The sheriff verified the phone number as that of defendant and checked with the assessor's office and learned that defendant and his wife owned the house pointed out by CRI. The sheriff also checked police sources. The Isanti County Sheriff's *702 Department contact card showed a DWI arrest in 1982, a probation violation warrant in 1983, a Ramsey County warrant in 1986 for expired plates, and a 1986 Hennepin County warrant for speeding. The traffic records showed defendant's license had been suspended several times for unpaid fines, a no-insurance conviction, a DWI and several speeding violations. Defendant's criminal history showed a 1975 arrest in St. Paul for criminal damage to property, disposition unknown, and an unprosecuted 1977 arrest in St. Paul for car theft.

The sheriff prepared an affidavit setting forth the above facts. A judge granted the application and issued the warrant on April 1, 1988.

Law enforcement officers executed the warrant at 6:40 p.m. that evening. While ordering defendant to open the door to the garage, where defendant was standing, a sheriff's deputy saw a cohort of defendant, James Brandberg, running from one corner of the garage to another with a gram scale in his hands. The officer searched Brandberg and found a tan colored powder substance in two small bags in his wallet and a small bottle containing a white substance in one of his pockets. The deputy saw traces of a light colored powder on the gram scale. Officers found a bag of marijuana in a motorcycle battery box in the garage. On a work bench they found a razor blade, a small knife, a coffee can with a tan powder in it, another coffee can with a white powder, and unused plastic bags. Nearby they found a marijuana pipe. Defendant had $459 on his person. In the master bedroom of the house the officers found $2,000 in cash, a bag of marijuana seeds, a "roach clip," and other paraphernalia. They found more marijuana in the basement and a framed picture with the words "Member International Association of Marijuana Growers and Users." In the living room they found more marijuana and marijuana paraphernalia. A green lizard-type animal apparently was seen at the house. The officers did not see any guns or cocaine. In addition to the controlled substances found on Brandberg's person, the officers found 4.65 grams of metham-phetamine in the garage and 24.7 grams of marijuana in the garage and the house. The white powder found in the garage did not contain controlled substances.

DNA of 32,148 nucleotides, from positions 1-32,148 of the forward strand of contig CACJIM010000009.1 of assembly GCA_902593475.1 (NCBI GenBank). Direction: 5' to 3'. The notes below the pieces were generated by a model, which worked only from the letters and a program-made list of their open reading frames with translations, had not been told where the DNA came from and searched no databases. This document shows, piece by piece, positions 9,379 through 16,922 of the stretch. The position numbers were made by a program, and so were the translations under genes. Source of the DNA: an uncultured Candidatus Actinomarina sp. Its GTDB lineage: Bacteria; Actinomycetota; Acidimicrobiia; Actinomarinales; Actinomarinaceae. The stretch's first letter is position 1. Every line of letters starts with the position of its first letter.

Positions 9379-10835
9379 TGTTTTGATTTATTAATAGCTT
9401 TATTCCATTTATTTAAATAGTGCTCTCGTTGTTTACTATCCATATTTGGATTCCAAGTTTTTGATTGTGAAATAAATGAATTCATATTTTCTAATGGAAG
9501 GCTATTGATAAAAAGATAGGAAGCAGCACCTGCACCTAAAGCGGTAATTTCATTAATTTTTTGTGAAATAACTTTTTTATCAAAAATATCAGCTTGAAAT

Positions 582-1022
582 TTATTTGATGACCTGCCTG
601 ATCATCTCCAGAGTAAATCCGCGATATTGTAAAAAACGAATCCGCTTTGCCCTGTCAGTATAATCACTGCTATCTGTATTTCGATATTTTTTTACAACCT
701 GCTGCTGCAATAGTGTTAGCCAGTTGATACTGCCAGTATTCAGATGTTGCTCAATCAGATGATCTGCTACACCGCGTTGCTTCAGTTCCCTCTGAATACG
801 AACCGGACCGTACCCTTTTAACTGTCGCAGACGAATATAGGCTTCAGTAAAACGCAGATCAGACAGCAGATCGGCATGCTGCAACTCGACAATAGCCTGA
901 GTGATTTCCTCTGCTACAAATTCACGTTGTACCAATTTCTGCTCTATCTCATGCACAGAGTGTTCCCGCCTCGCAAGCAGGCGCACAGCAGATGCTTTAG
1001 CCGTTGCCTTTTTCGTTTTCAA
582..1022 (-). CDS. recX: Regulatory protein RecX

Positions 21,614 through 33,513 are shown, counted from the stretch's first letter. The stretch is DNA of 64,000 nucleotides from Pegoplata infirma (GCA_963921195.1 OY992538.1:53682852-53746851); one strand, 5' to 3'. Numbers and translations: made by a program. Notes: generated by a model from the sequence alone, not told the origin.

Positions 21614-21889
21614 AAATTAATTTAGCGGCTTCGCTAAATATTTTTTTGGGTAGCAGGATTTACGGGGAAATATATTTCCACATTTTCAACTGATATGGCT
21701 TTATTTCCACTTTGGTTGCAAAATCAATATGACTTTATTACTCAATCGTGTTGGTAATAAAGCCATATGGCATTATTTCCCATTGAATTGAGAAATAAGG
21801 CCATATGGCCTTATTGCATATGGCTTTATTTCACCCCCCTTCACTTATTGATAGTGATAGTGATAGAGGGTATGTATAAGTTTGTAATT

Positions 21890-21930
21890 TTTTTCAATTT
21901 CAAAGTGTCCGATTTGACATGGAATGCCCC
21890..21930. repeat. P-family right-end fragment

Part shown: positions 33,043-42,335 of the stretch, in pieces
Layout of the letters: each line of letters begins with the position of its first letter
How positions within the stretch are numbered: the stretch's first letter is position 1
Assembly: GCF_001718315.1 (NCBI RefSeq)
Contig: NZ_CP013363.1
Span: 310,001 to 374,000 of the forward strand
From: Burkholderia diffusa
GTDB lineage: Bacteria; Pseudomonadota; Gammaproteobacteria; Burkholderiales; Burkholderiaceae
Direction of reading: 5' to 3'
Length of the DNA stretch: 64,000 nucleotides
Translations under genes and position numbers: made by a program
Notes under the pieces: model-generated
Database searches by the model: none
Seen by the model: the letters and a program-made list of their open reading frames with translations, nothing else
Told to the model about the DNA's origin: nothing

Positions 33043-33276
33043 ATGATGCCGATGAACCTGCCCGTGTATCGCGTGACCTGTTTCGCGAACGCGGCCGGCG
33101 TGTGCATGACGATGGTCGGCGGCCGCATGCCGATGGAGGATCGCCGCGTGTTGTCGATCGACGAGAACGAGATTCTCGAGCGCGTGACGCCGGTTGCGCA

Defendant was charged with a number of counts of possessing controlled substances with intent to distribute. At the omnibus hearing the district court, relying on Illinois v. Gates, 462 U.S. 213, 103 S. Ct. 2317, 76 L. Ed. 2d 527 (1983), denied defendant's motion to suppress. Defendant then waived his right to a jury trial and the case was submitted to the trial court on stipulated facts. The trial court found defendant guilty as charged.

As we said earlier, the court of appeals reversed in a 2-1 decision, ruling that the trial court erred in denying the motion to suppress.